Rapid growth, largely by acquisition, has landed GTT Communications among the top five Internet transport companies globally, but the company is still a relative unknown as a marketing entity. That may be about to change.
Even in an industry known for its M&A activity, GTT Communications Inc. may have set something of a record, acquiring seven service providers in a matter of a few years: WBS Connect, PacketExchange, nLayer Communications, IP network Tinet from Inteliquent, UNSi, the managed services business of MegaPath and OneSource Networks. (See GTT to Acquire One Source Networks, GTT Buys MegaPath's Managed Services Unit, GTT Acquires More Cloud Prowess and GTT Snaps Up PacketExchange for $20M.)
That exponential growth created a significant player in the global IP transit and WAN services market for both wholesale and enterprise, as well as a managed services entity and a unified communications player, thanks to the OneVoice deal, and a global SIP trunking network.
"All of that gives you a product portfolio that is very complete," notes Gina Nomellini, GTT's chief marketing officer since joining the company in the OneSource acquisition. "We continue to build on and harden that product set as well as build out the access footprint and infrastructure."
The company is still aggressively adding points of presence -- it added two Middle Eastern PoPs this week via an announcement with GBI. (See GTT, GBI Team on Middle East Connectivity.)
Already it is among the top five in Internet traffic globally, she says, and competes with the largest telecom providers for multinational client business.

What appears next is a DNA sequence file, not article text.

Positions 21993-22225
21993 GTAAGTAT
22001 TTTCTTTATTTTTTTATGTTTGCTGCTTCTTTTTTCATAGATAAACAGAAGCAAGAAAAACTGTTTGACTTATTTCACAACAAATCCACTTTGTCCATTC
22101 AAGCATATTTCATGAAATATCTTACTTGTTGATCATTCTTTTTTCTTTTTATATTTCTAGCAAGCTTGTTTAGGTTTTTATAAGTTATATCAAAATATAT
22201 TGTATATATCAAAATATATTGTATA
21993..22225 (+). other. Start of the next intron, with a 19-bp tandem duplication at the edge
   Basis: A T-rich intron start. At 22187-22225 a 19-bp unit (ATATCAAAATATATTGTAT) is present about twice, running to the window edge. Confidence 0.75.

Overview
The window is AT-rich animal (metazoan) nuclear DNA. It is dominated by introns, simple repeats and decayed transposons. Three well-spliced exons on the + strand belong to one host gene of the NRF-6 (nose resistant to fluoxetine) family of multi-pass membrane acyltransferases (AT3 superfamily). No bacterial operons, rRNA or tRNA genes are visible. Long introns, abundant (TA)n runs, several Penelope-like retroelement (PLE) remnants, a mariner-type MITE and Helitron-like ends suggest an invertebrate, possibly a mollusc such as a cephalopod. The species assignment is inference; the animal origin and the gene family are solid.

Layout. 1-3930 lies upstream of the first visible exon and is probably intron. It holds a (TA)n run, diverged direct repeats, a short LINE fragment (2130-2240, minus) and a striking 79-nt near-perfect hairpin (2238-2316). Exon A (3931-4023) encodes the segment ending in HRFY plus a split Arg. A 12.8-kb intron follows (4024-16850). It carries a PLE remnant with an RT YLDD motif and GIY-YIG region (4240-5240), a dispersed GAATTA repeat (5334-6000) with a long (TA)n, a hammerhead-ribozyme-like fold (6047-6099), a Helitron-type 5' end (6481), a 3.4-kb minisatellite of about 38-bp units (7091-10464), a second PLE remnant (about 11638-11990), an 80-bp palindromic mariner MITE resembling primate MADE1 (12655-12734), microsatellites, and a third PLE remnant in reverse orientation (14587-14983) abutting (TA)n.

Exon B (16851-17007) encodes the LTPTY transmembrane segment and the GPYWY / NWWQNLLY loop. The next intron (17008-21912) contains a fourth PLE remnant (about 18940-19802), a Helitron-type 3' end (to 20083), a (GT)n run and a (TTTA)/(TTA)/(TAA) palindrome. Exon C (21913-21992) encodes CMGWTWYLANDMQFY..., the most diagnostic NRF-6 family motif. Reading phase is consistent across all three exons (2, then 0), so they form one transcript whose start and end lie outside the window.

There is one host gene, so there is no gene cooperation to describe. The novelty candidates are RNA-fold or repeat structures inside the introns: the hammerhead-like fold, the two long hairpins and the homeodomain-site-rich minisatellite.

At this point, however, GTT really wants to raise its corporate profile and is focusing heavily on being the best at delivering cloud connections, she says. The company offers seamless direct connections to the most popular clouds including Amazon Web Services Inc. , Microsoft Corp. (Nasdaq: MSFT) Azure and Salesforce.com Inc. , among others.
"The overall company tagline is any location in the world and any application in the cloud," Nomellini says. "We want to be a better way to reach the cloud."
That "better way" mostly involves what GTT calls simplicity, speed and agility. The company offers both Layer 2 VPNs and Layer 3 MPLS connectivity to the cloud, and it offers what it calls "burstable private network services." That allows customers to have a full port available to them but pay for their actual network usage over that port, she says. It combines the burstability of best-effort services with the security and performance of a dedicated private line.
And GTT is upgrading its single-vendor network -- all built on Juniper -- at the core, to add capacity. In addition to a single vendor for data gear, GTT also has a hard-core philosophy on integrating acquisitions at the back office level -- it's done in two quarters, no questions asked -- so that there is a single back office system as well for provisioning, customer care, billing etc.
The real challenge now is packaging the full range of its capabilities for customers and getting the word out, something Nomellini says is starting to happen and will ramp up further throughout 2016.
— Carol Wilson, Editor-at-Large, Light Reading